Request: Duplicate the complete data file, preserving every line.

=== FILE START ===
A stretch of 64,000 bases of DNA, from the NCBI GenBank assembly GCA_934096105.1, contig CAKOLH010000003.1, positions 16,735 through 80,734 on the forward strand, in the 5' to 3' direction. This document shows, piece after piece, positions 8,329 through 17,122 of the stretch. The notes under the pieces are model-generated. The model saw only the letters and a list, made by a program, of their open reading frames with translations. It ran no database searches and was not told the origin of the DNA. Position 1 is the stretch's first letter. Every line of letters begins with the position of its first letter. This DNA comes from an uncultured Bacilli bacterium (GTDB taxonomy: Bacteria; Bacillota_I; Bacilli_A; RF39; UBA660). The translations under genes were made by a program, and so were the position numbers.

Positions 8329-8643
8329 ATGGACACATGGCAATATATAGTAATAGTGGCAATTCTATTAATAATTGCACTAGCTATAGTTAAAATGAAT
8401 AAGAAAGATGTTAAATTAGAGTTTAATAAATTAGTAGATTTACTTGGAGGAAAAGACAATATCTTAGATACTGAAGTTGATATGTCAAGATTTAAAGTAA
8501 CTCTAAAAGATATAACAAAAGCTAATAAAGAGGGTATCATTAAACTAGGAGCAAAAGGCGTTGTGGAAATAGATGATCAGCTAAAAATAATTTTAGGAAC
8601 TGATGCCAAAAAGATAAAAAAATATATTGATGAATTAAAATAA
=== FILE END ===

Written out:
A stretch of 64,000 bases of DNA, from the NCBI GenBank assembly GCA_934096105.1, contig CAKOLH010000003.1, positions 16,735 through 80,734 on the forward strand, in the 5' to 3' direction. This document shows, piece after piece, positions 8,329 through 17,122 of the stretch. The notes under the pieces are model-generated. The model saw only the letters and a list, made by a program, of their open reading frames with translations. It ran no database searches and was not told the origin of the DNA. Position 1 is the stretch's first letter. Every line of letters begins with the position of its first letter. This DNA comes from an uncultured Bacilli bacterium (GTDB taxonomy: Bacteria; Bacillota_I; Bacilli_A; RF39; UBA660). The translations under genes were made by a program, and so were the position numbers.

Positions 8329-8643
8329 ATGGACACATGGCAATATATAGTAATAGTGGCAATTCTATTAATAATTGCACTAGCTATAGTTAAAATGAAT
8401 AAGAAAGATGTTAAATTAGAGTTTAATAAATTAGTAGATTTACTTGGAGGAAAAGACAATATCTTAGATACTGAAGTTGATATGTCAAGATTTAAAGTAA
8501 CTCTAAAAGATATAACAAAAGCTAATAAAGAGGGTATCATTAAACTAGGAGCAAAAGGCGTTGTGGAAATAGATGATCAGCTAAAAATAATTTTAGGAAC
8601 TGATGCCAAAAAGATAAAAAAATATATTGATGAATTAAAATAA